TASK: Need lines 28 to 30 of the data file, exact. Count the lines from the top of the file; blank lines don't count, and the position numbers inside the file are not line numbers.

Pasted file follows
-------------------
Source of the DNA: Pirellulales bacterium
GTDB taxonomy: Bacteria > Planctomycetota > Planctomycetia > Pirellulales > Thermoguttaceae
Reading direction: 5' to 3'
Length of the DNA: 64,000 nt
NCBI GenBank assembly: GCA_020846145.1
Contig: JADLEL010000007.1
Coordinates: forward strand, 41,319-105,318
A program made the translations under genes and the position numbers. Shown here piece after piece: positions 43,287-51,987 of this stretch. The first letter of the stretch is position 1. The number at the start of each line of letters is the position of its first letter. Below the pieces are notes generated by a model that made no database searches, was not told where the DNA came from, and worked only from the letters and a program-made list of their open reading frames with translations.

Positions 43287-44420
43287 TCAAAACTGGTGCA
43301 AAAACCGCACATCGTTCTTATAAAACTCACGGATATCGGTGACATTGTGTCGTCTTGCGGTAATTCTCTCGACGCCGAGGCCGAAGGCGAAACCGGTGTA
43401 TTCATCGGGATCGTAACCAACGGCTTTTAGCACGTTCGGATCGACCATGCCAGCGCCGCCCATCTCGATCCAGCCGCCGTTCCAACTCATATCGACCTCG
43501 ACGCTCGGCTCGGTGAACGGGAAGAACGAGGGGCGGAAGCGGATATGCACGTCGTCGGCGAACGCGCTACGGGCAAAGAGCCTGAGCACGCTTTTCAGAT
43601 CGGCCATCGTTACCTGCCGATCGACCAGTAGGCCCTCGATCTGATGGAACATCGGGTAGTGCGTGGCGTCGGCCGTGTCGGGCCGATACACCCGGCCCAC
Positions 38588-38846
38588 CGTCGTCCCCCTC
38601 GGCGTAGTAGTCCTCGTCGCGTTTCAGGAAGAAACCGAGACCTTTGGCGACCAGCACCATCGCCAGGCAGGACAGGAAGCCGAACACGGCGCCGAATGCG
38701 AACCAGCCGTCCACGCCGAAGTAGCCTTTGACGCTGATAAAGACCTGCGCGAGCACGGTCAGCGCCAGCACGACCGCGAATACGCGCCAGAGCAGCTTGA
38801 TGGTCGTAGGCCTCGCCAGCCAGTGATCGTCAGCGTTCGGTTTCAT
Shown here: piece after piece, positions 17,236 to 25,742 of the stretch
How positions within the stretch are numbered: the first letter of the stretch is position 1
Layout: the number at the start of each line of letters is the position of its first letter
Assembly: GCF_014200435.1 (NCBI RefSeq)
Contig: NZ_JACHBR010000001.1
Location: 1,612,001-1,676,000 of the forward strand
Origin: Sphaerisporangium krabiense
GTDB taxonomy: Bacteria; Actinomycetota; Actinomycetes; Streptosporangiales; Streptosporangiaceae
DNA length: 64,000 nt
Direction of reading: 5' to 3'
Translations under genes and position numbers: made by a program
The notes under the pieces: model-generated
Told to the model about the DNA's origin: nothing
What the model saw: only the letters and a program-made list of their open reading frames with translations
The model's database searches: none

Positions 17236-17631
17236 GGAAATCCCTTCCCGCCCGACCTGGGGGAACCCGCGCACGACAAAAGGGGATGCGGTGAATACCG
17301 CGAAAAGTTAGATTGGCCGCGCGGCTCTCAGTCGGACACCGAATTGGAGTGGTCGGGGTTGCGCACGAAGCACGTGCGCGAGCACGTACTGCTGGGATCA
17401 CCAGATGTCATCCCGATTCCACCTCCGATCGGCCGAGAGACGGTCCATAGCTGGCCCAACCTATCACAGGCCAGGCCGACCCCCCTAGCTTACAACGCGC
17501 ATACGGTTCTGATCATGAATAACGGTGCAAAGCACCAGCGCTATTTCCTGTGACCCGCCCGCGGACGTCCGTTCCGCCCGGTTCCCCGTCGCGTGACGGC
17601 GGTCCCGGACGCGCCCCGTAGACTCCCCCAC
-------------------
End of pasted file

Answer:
DNA length: 64,000 nt
Direction of reading: 5' to 3'
Translations under genes and position numbers: made by a program